Should Your Admissions Office Consider Direct Admissions

With financial challenges, alternative career paths, and birth dearth leading to shrinking freshman classes, colleges must find new ways to increase student recruitment in order to remain solvent. One method that has begun to gain traction in the United States is direct admissions. In this admissions process, the roles of the college and the student are flipped—instead of students researching and then applying for admission to colleges, colleges look through student profiles (gathered either by state organizations or companies like Concourse), and “apply” for students by admitting them.

The benefits of direct admissions are numerous: the process helps with recruiting more diverse applicants, it brings more attention to your college, and in the long run, it may even be cheaper than the traditional admissions process. However, there are reasons it hasn’t caught on in a big way yet—direct admissions does not necessarily guarantee college enrollment, and the process may make it more challenging to recruit the students who best fit what your college has to offer.

There are Other Fish in the Sea

In an era when the advantages of a diverse student body have been made apparent, direct admissions presents a unique opportunity to increase diversity by eliminating some of the bias that exists within the college recruitment process. Underserved or underrepresented students face critical barriers to getting into college, such as acquiring quality letters of recommendation and biased standardized testing [[link to GTCF Standardized Tests blog]]. Offering direct admissions—which eliminates these and nearly all other elements of the application process—opens doors for underrepresented and underserved students.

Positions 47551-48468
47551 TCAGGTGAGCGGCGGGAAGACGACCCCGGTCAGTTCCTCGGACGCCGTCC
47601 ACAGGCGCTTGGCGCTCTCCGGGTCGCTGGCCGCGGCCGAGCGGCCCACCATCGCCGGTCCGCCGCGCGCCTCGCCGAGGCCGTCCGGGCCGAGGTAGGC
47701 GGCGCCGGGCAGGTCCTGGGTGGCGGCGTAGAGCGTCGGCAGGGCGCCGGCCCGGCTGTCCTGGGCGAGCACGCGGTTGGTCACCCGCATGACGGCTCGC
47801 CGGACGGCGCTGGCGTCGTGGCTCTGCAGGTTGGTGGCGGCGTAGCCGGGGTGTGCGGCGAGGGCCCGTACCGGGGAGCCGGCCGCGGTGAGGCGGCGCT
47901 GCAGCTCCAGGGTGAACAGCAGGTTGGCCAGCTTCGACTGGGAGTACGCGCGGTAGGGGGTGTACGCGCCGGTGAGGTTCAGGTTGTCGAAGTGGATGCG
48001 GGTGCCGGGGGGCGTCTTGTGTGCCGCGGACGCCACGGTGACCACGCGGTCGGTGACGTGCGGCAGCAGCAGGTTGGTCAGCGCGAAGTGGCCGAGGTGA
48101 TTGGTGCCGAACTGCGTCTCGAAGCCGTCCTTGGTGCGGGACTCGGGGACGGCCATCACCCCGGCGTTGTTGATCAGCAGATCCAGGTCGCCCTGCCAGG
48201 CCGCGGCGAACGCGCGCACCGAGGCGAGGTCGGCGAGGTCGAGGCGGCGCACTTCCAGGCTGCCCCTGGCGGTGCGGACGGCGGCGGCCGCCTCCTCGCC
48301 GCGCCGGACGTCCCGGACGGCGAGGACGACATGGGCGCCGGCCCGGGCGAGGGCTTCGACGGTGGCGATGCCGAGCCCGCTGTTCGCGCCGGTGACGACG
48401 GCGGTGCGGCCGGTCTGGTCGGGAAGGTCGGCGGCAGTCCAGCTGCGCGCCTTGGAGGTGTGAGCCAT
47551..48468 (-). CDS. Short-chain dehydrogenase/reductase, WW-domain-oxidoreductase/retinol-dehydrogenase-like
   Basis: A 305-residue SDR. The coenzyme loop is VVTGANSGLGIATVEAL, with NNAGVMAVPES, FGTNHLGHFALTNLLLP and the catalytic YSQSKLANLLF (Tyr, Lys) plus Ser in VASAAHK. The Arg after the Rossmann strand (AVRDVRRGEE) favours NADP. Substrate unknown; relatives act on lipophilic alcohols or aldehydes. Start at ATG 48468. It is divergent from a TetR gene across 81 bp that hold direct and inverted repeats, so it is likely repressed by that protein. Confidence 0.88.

There is already some evidence of success: When Concourse sent out acceptance emails to students who qualified for direct admission, students of color, first-generation students, and low-income students were three to four times as likely to apply to the admitting institution, and they sent out more applications overall, as well, making it one of the more effective strategies for increasing student enrollment. By admitting underrepresented and underserved students, colleges can reap the benefits of greater diversity in their student population.

More Visibility in Deep Waters

Not only will colleges see more diverse applicants as a result of direct admissions, but they may increase their overall visibility with all potential applicants. The number of postsecondary options in the United States can be overwhelming, and students often opt to apply to the colleges they find most familiar. Direct admissions can help smaller colleges access and compete for talented students by raising their profile and offering their school as a concrete and immediate option compared to the usual apply-and-hope model of college applications.

For instance, Augsburg College officials recently shifted all of their applications to direct admissions and saw a 70% increase in applications from a year ago. They admitted 487 of those students (up from 150 the previous year).